Asa Coy and son, druggists: “Leeches, Leeches, Leeches”


In Memory of

Mary Ann Coy

Asa Coy

Sarah Coy

Holly Coy

This stone is engraved with "Dear Father and Mother 1885" on the face and one name on each side of its base. The lot was once enclosed by an iron fence with stone posts.

Mollie died July 16, 1876, ae 5 months.

Mollie was a granddaughter of Asa Coy, a child of his daughter Sarah who married J. Henry Phair.

Asa Coy was born in Gagetown in 1799, son of Amasa Coy (1757-1838) and his first wife Elizabeth Holly. He came to Fredericton from Maugerville with his father and was brought up in Fredericton, where he lived out his days. He had two sisters, Sarah Smith and Rebecca Bunnell Simpson, and two stepbrothers, John S. Coy (born 1812) and Amasa P. Coy (born 1815).

Royal Gazette, Fredericton, NB, 3 August 1824:

Married by the Rev. George Best, Thomas B. Smith, of Burton, to Sarah, eldest daughter of Mr. Amasa Coy.

Asa married Mary Ann (1805 – 1884) in Fredericton on 29 March 1825, the daughter of Jarvis Ring (born 1781) and his wife, Sarah Hartt of Canning. Asa Coy was a licensed auctioneer and prosperous. The Coy block, where the family lived above the shop, is on the southeast corner of Queen and Regent Streets. The family was Calvinist Baptist, like all early Maugerville settlers. A portrait of Asa and Mary Ann Coy is in the York-Sunbury Historical Society Museum.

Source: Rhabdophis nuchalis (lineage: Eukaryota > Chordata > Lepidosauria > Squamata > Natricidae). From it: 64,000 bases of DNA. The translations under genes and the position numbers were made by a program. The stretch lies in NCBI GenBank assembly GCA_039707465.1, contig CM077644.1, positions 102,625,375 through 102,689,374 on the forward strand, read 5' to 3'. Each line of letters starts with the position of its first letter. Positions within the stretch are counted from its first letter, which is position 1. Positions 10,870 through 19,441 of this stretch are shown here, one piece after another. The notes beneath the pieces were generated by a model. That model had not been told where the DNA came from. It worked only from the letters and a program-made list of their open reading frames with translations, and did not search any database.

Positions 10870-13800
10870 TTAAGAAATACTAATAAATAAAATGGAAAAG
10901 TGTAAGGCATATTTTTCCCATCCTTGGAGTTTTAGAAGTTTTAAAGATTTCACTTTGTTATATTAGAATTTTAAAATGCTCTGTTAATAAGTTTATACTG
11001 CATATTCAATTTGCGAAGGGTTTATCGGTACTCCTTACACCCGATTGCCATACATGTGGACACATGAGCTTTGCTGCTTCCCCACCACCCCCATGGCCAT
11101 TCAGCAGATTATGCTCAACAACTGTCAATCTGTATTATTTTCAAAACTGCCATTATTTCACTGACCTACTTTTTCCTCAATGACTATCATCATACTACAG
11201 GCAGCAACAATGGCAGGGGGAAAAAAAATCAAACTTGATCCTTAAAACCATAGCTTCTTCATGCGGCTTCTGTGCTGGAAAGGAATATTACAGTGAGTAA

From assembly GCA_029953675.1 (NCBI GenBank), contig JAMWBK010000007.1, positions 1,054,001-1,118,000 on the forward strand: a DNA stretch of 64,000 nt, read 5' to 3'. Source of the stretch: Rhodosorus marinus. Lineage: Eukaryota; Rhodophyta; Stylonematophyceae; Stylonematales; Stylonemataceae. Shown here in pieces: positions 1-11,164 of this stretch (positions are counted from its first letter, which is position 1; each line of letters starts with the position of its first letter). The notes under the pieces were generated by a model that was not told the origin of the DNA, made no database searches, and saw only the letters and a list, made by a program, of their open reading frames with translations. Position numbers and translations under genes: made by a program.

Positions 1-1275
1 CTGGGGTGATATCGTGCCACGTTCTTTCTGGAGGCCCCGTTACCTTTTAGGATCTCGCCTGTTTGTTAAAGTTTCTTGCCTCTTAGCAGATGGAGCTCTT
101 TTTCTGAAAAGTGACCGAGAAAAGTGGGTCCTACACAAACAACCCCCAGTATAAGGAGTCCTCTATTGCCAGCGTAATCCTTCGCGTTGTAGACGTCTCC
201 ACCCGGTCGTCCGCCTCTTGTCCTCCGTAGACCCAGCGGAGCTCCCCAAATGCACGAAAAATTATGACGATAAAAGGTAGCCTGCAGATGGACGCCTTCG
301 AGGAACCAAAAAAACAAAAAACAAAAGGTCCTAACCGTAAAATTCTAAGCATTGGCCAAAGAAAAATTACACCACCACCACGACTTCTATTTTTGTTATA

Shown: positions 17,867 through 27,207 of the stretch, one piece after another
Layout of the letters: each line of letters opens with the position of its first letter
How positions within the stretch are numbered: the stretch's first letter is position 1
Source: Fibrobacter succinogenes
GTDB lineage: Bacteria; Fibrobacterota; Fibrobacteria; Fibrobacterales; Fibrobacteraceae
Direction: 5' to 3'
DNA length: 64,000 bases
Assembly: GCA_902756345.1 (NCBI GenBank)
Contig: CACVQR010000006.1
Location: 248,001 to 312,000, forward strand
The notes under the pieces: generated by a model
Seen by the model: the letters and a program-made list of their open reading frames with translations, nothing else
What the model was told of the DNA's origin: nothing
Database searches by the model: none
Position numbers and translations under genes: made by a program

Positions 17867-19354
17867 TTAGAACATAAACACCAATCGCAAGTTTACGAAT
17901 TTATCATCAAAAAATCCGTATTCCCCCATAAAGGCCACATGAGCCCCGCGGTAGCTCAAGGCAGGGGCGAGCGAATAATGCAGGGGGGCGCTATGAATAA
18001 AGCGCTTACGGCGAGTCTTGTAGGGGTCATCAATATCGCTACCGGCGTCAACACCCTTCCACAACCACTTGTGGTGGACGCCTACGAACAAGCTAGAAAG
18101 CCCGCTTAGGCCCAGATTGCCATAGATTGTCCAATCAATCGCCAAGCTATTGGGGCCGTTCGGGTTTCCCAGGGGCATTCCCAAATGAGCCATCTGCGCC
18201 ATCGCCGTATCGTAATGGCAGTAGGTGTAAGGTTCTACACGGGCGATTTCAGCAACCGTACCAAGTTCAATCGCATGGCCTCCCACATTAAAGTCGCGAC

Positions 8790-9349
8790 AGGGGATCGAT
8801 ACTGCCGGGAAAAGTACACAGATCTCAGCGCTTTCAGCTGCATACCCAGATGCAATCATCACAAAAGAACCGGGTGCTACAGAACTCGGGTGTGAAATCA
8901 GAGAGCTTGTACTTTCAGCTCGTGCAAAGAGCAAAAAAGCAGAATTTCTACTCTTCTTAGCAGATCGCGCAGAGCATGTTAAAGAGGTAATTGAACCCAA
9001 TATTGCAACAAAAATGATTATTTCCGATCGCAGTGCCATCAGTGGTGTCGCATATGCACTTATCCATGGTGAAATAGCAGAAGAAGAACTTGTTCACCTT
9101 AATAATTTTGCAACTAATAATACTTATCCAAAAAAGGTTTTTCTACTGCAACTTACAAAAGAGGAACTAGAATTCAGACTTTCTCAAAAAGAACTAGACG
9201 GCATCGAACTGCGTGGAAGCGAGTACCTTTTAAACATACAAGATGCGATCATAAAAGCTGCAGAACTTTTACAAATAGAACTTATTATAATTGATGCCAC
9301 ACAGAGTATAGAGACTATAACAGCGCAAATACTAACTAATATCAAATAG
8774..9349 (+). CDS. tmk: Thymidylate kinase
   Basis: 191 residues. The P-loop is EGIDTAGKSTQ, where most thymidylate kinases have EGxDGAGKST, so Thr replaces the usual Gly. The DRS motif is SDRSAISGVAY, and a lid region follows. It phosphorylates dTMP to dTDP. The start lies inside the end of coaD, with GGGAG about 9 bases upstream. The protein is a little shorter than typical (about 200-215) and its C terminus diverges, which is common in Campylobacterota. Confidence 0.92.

In 1836, Asa Coy was Vice President of the Union Fire Club. In 1837 he was treasurer of the New Brunswick Baptist Education Society. In 1838, he founded the Bank of Fredericton, of which he was President. In the general election of 1843, Asa Coy was a candidate in York County but was defeated. In 1847, he set up his son, Asa Holly, as a druggist. "LEECHES LEECHES LEECHES — Asa Coy and Son Druggists," read the sign. Asa Coy was the paymaster of the New Brunswick Yeomanry Cavalry for many years, appointed in 1849. In 1850 he was appointed Receiver of Crown Debts and later Secretary of the Board of Works.

The children of Asa and Mary Ann Coy were Asa Holly (born 25 May 1827), Caroline Ring (born 6 May 1829), Sarah Elizabeth (b. 22 March 1831), Mary Ann (born 1 November 1832), Fanny Rebecca (born 29 April 1835), Harriet Amelia (born 12 September 1837), Fanny Rebecca Simpson (born 14 January 1840), George Frederick (born 9 January 1844), and Amasa Simpson (born 19 April 1846).